This is significant, as we believe our bones reach their peak mass around the ages of 25-30, and any bone mass loss after this age can be irreversible. This increases our chances of developing osteopenia or osteoporosis and being more prone to fractures and serious injury. (8)


FOUR: Weight loss is not often achieved and maintained in the long term.

Countless studies have shown that weight loss is uncommon initially, but lasting weight loss is even more rare to accomplish. In fact, some research even shows that more weight is sometimes gained than what was lost in the first place. (9)

A further review by Ayyad and Anderson found that the median success rate of a diet program is around 15%. We believe that this is due to the physiological and psychological effects of dieting, as mentioned in the previous point. (10)

Improvements to health can be obtained without a focus on weight, and non-diet approaches have sparked interest in recent years to improve body image, self-esteem, depressive and disordered eating behaviours. (11)

Non-diet interventions also have displayed improvements in diet quality and diversity of foods, including a higher fruit and vegetable intake and less restriction and stress around food. (12, 13) They have also shown to improve physical activity participation, blood lipid and glucose levels, and total cholesterol and blood pressure. (12, 14)

By reading this, remind yourself that you are already embarking upon an incredible healing journey and have come so far to begin to break away from what may be a period of disordered eating.

We hope this article helped to outline some of the research surrounding why weight loss may not always be as great as diet culture often makes it seem. Until next time, keep your head up and rise above restriction!


Priya Chotai, BSc ANutr

EHL Team x



1. Irwin A, Valentine N, Brown C, Loewenson R, Solar O, Brown H, Koller T, Vega J. The commission on social determinants of health: tackling the social roots of health inequities. PLoS Med. 2006 May;3(6):e106. doi: 10.1371/journal.pmed.0030106. PMID: 16681414; PMCID: PMC1459479.

2. McAuley PA, Blair SN. Obesity paradoxes. J Sports Sci. 2011 May;29(8):773-82. doi: 10.1080/02640414.2011.553965. PMID: 21416445.

3. Tomiyama AJ, Ahlstrom B, Mann T. Long-term effects of dieting: Is weight loss related to health? Social and Personality Psychology Compass 2013; 7(12): 861-877.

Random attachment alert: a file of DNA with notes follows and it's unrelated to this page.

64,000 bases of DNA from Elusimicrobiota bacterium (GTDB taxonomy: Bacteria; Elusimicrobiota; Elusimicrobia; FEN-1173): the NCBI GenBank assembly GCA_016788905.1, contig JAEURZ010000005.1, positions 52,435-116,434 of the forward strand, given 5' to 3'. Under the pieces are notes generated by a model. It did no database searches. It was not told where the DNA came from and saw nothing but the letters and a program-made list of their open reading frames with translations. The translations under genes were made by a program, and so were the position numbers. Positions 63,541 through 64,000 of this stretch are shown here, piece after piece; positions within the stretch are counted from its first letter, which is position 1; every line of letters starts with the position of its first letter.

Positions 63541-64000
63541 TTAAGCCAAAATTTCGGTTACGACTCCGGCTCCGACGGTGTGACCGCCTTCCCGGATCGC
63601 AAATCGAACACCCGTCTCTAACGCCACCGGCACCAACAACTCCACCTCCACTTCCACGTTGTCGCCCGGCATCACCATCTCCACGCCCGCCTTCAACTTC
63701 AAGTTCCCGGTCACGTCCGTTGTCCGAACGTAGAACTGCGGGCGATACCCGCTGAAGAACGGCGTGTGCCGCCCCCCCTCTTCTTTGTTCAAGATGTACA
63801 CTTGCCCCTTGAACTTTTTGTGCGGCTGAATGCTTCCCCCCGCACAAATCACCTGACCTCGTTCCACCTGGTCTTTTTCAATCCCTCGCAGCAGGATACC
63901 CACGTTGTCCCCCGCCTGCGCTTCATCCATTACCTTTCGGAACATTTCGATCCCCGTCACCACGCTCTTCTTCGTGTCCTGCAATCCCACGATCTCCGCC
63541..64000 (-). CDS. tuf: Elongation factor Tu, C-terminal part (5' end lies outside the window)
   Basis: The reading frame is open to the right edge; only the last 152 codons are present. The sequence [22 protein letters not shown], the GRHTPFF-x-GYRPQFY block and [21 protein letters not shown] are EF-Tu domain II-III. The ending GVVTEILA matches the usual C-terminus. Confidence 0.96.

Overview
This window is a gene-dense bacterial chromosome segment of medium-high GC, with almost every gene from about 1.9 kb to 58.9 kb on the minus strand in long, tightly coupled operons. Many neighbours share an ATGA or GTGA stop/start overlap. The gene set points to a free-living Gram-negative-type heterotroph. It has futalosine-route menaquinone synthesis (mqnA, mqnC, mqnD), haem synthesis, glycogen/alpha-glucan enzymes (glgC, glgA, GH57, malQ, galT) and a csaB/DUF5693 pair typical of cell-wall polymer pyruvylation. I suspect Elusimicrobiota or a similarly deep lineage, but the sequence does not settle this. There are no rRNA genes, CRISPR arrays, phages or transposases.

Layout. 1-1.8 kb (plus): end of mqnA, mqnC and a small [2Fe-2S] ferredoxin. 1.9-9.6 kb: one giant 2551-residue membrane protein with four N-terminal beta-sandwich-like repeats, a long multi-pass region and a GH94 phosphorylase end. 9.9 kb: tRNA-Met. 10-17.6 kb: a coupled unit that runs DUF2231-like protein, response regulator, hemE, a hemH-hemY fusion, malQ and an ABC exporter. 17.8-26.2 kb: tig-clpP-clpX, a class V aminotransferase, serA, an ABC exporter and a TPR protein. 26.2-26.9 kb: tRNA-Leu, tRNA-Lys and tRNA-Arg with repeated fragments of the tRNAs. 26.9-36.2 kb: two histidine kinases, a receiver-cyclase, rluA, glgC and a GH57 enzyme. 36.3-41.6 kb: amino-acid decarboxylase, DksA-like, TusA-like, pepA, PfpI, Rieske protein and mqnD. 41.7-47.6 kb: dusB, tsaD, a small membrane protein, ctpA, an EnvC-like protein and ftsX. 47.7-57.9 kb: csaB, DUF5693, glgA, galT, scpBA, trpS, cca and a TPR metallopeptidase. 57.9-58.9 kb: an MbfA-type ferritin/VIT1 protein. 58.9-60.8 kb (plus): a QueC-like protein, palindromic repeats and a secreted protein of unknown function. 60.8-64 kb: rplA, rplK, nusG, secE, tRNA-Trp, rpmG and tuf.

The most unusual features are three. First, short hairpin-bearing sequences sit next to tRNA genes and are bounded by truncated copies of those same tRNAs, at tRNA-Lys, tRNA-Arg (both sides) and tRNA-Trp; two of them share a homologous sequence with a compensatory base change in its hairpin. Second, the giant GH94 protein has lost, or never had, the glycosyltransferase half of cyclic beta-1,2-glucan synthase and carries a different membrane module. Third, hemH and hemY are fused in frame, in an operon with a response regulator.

4. Tae Jung Oh, Jae Hoon Moon, Sung Hee Choi, Soo Lim, Kyong Soo Park, Nam H Cho, Hak Chul Jang, Body-Weight Fluctuation and Incident Diabetes Mellitus, Cardiovascular Disease, and Mortality: A 16-Year Prospective Cohort Study, The Journal of Clinical Endocrinology & Metabolism, Volume 104, Issue 3, March 2019, Pages 639–646,

5. Park KY, Hwang HS, Cho KH, Han K, Nam GE, Kim YH, Kwon Y, Park YG. Body Weight Fluctuation as a Risk Factor for Type 2 Diabetes: Results from a Nationwide Cohort Study. J Clin Med. 2019 Jun 30;8(7):950. doi: 10.3390/jcm8070950. PMID: 31261984; PMCID: PMC6678837.

6. Welti LM, Beavers DP, Caan BJ, Sangi-Haghpeykar H, Vitolins MZ, Beavers KM. Weight Fluctuation and Cancer Risk in Postmenopausal Women: The Women’s Health Initiative. Cancer Epidemiol Biomarkers Prev. 2017 May;26(5):779-786. doi: 10.1158/1055-9965.EPI-16-0611. Epub 2017 Jan 9. PMID: 28069684; PMCID: PMC5413381.

7. Byun SS, Bello NA, Liao M, Makarem N, Aggarwal B. Associations of weight cycling with cardiovascular health using American Heart Association’s Life’s Simple 7 in a diverse sample of women. Prev Med Rep. 2019 Nov 2;16:100991. doi: 10.1016/j.pmedr.2019.100991. Erratum in: Prev Med Rep. 2020 Oct 29;20:101236. PMID: 31750075; PMCID: PMC6849443.

8. Bombak A, Monaghan LF, Rich E. Dietary approaches to weight-loss, Health At Every Size® and beyond: rethinking the war on obesity. Social Theory and Health. 2019 Mar 1;17(1):89-108.

9. Bravata DM, Sanders L, Huang J, et al. Efficacy and safety of low-carbohydrate diets: a systematic review. 2003. In: Database of Abstracts of Reviews of Effects (DARE): Quality-assessed Reviews [Internet]. York (UK): Centre for Reviews and Dissemination (UK); 1995-. Available from:

10. Ayyad C, Andersen T. Long-term efficacy of dietary treatment of obesity: a systematic review of studies published between 1931 and 1999. Obes Rev. 2000 Oct;1(2):113-9. doi: 10.1046/j.1467-789x.2000.00019.x. PMID: 12119984.

11. Clifford D, Ozier A, Bundros J, Moore J, Kreiser A, Morris MN. Impact of non-diet approaches on attitudes, behaviors, and health outcomes: a systematic review. J Nutr Educ Behav. 2015 Mar-Apr;47(2):143-55.e1. doi: 10.1016/j.jneb.2014.12.002. PMID: 25754299.

12. Carroll S, Borkoles E, Polman R. Short-term effects of a non-dieting lifestyle intervention program on weight management, fitness, metabolic risk, and psychological well-being in obese premenopausal females with the metabolic syndrome. Appl Physiol Nutr Metab. 2007 Feb;32(1):125-42. doi: 10.1139/h06-093. PMID: 17332789.

13. Greene GW, White AA, Hoerr SL, Lohse B, Schembre SM, Riebe D, Patterson J, Kattelmann KK, Shoff S, Horacek T, Blissmer B, Phillips BW. Impact of an online healthful eating and physical activity program for college students. Am J Health Promot. 2012 Nov-Dec;27(2):e47-58. doi: 10.4278/ajhp.110606-QUAN-239. PMID: 23113786.

14. Ciliska D. Evaluation of two non-dieting interventions for obese women. West J Nurs Res. 1998 Feb;20(1):119-35. doi: 10.1177/019394599802000108. PMID: 9473971.